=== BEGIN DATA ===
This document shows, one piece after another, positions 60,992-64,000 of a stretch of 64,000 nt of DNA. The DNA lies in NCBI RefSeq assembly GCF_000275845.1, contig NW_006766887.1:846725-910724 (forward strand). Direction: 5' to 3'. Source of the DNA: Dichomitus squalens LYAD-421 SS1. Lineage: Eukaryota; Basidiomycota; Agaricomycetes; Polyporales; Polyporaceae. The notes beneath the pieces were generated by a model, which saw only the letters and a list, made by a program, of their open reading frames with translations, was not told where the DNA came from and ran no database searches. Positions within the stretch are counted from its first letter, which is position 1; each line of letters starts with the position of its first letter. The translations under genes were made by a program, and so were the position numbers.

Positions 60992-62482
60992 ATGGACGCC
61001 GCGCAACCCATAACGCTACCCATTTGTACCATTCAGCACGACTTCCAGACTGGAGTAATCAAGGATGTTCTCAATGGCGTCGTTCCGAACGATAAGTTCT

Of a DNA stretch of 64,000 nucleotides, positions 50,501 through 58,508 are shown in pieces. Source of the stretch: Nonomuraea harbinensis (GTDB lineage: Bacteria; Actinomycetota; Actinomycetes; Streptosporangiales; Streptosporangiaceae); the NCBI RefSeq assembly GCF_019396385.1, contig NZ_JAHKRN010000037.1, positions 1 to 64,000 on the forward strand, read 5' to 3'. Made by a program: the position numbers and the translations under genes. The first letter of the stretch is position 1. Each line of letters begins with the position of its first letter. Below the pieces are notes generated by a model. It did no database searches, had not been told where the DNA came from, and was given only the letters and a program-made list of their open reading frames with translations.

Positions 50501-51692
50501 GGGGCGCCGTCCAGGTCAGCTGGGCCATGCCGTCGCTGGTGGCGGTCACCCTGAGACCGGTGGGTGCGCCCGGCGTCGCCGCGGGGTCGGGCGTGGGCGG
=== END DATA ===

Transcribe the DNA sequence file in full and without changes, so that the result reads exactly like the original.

This document shows, one piece after another, positions 60,992-64,000 of a stretch of 64,000 nt of DNA. The DNA lies in NCBI RefSeq assembly GCF_000275845.1, contig NW_006766887.1:846725-910724 (forward strand). Direction: 5' to 3'. Source of the DNA: Dichomitus squalens LYAD-421 SS1. Lineage: Eukaryota; Basidiomycota; Agaricomycetes; Polyporales; Polyporaceae. The notes beneath the pieces were generated by a model, which saw only the letters and a list, made by a program, of their open reading frames with translations, was not told where the DNA came from and ran no database searches. Positions within the stretch are counted from its first letter, which is position 1; each line of letters starts with the position of its first letter. The translations under genes were made by a program, and so were the position numbers.

Positions 60992-62482
60992 ATGGACGCC
61001 GCGCAACCCATAACGCTACCCATTTGTACCATTCAGCACGACTTCCAGACTGGAGTAATCAAGGATGTTCTCAATGGCGTCGTTCCGAACGATAAGTTCT

Of a DNA stretch of 64,000 nucleotides, positions 50,501 through 58,508 are shown in pieces. Source of the stretch: Nonomuraea harbinensis (GTDB lineage: Bacteria; Actinomycetota; Actinomycetes; Streptosporangiales; Streptosporangiaceae); the NCBI RefSeq assembly GCF_019396385.1, contig NZ_JAHKRN010000037.1, positions 1 to 64,000 on the forward strand, read 5' to 3'. Made by a program: the position numbers and the translations under genes. The first letter of the stretch is position 1. Each line of letters begins with the position of its first letter. Below the pieces are notes generated by a model. It did no database searches, had not been told where the DNA came from, and was given only the letters and a program-made list of their open reading frames with translations.

Positions 50501-51692
50501 GGGGCGCCGTCCAGGTCAGCTGGGCCATGCCGTCGCTGGTGGCGGTCACCCTGAGACCGGTGGGTGCGCCCGGCGTCGCCGCGGGGTCGGGCGTGGGCGG